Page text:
I will try my best to get a picture from the side and the surface of the teeth today when I go to the barn!
It'll be good practice to get her used to me messing with her mouth, as well. C:

I see why you would think she would be 20+, but she doesn't act like it at all. She has no soreness, joint issues, etc. and has the energy of a four year old. Maybe it's just her breed characteristics, but I sure hope she's not that old. I JUST STARTED TRAINING HER. D':

Oh, and I'm pretty sure that they wouldn't have lied to me about her age to sell her. I have record of her previous two homes, and both thought she was about twelve. I'm sure they had some reason to guess that age... but maybe they're wrong. Oh gosh, I'm excited and nervous to post the pictures later. I sure hope she's at least under 15. /crosses fingers
When I was 12 my mom bought 2 horses, they were sold as 15/16 but a few weeks later when the vet came out it was confirmed that they were both 25-28. Both were full of energy and you would never guess their age. The mare, Tiffany had to be put down 8 years ago due to a suspected abdominal tumor, We still have the gelding, Blue who is about 42 now, aside from a leg injury last October he is perfectly sound(the leg that was injured he has a little hitch in). Anyway, the point of the post is not all 20 year old's act their age
     
    10-01-2012, 09:28 PM
  #8
Foal
Quote:
Originally Posted by Rachel1786    
When I was 12 my mom bought 2 horses, they were sold as 15/16 but a few weeks later when the vet came out it was confirmed that they were both 25-28. Both were full of energy and you would never guess their age. The mare, Tiffany had to be put down 8 years ago due to a suspected abdominal tumor, We still have the gelding, Blue who is about 42 now, aside from a leg injury last October he is perfectly sound(the leg that was injured he has a little hitch in). Anyway, the point of the post is not all 20 year old's act their age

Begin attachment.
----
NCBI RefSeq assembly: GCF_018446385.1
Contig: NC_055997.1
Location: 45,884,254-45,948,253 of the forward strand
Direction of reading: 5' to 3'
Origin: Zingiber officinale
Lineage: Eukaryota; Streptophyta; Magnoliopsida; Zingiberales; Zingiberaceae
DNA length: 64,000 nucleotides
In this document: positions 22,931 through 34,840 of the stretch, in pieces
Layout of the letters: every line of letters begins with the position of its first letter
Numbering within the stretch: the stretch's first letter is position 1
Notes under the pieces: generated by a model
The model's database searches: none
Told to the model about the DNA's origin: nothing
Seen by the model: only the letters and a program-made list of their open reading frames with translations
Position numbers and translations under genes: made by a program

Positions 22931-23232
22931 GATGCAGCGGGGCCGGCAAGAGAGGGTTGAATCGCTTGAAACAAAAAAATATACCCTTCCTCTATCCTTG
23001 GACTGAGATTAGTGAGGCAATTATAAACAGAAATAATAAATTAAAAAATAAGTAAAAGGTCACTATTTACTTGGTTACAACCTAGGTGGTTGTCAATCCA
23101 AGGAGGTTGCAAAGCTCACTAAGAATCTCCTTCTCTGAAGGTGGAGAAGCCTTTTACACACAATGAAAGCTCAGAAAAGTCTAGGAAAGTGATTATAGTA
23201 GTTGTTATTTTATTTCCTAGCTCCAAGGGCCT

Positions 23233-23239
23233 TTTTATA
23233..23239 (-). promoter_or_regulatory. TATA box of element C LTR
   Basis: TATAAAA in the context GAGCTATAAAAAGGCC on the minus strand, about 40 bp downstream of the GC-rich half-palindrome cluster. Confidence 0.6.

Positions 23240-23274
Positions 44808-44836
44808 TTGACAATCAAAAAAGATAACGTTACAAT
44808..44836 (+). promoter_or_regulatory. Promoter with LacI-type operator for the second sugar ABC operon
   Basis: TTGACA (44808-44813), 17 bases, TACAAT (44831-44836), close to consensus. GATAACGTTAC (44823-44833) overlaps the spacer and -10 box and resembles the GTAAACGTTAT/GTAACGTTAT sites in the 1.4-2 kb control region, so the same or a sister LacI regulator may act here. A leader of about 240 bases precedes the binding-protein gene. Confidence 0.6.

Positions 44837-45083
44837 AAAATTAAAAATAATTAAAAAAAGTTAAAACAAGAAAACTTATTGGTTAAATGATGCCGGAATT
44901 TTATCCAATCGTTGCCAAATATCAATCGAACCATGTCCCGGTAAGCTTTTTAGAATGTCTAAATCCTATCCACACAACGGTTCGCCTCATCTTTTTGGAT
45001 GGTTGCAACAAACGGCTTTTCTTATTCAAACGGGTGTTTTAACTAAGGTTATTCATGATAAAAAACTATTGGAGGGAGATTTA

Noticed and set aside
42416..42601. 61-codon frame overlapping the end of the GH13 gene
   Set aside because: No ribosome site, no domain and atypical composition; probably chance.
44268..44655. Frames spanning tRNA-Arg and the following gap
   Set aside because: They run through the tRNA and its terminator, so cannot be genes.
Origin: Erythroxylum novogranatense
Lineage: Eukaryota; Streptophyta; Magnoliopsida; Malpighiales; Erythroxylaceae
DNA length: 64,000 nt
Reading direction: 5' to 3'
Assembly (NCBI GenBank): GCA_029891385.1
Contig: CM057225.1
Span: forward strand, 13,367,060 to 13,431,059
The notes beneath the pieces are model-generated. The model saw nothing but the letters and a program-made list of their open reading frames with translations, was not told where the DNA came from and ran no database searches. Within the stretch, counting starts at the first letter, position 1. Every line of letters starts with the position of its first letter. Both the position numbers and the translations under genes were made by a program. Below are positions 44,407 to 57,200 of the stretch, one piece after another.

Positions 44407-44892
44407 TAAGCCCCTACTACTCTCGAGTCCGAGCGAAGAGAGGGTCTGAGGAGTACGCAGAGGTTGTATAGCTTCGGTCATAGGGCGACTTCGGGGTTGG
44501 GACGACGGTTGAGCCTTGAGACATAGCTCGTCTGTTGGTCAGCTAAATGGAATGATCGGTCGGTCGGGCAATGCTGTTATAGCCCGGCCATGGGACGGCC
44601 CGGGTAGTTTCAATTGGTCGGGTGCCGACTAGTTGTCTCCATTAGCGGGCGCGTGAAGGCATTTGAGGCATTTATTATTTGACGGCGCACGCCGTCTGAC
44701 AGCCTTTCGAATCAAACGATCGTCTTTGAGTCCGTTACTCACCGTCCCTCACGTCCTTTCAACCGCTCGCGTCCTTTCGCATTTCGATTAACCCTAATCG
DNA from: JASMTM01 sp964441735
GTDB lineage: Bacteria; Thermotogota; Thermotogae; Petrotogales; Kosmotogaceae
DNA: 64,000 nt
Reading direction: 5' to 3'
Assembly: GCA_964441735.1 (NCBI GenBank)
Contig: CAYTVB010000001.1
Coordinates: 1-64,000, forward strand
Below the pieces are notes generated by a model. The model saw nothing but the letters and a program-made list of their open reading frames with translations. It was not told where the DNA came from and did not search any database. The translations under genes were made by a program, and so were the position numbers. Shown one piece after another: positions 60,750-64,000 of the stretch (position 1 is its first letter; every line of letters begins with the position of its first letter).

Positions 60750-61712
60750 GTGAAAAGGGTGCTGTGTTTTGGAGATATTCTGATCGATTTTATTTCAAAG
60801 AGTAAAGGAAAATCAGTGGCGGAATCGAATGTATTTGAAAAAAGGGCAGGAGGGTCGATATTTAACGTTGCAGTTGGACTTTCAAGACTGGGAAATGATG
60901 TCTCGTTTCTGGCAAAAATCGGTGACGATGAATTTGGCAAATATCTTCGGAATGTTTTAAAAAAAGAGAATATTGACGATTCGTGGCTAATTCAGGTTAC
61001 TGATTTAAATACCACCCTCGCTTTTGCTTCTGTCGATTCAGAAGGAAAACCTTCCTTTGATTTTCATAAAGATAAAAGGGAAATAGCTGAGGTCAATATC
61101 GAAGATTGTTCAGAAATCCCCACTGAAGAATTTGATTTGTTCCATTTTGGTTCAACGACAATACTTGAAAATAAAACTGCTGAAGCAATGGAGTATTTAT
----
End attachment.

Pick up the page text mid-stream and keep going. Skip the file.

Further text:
I sure agree with that. I've taken care of thoroughbreds that would literally run themselves to death. It was difficult to tell them they were too old to be doing the kind of work the other horses could do. Something just seems to me that she doesn't act old, though. Something about her personality or something tells me otherwise, but I could be wrong! I always learn something new every day.

PICTURES COMING SHORTLY! :'D
     
    10-01-2012, 09:35 PM
  #9
Foal
I know this probably isn't the best picture (since her teeth aren't lined up), but it took ten minutes for her to let me even do this! XD I never knew it would be so difficult. I thought she would be ok with it since I give her wormers, but NOPE. She had to be a difficult one. C;

Link! (sorry, it was too big to post here)
http://imageshack.us/a/img832/7776/teethsideshot.jpg
     
    10-01-2012, 11:39 PM
  #10
Yearling
Teeth can be tricky. What you need is a pic of the occlusal (biting) surface of the teeth, a pic of the "corners" (3rd incisors) and a profile shot to see the angle at which the teeth come together. We put all these pieces together to judge an age. Things like dental care and cribbing can through a hitch into getting an accurate age but shouldn't throw you off by more than a few years. Galvayne's groove has been shown in multiple scientific studies to be wholly inaccurate and I never use it when trying to age a horse.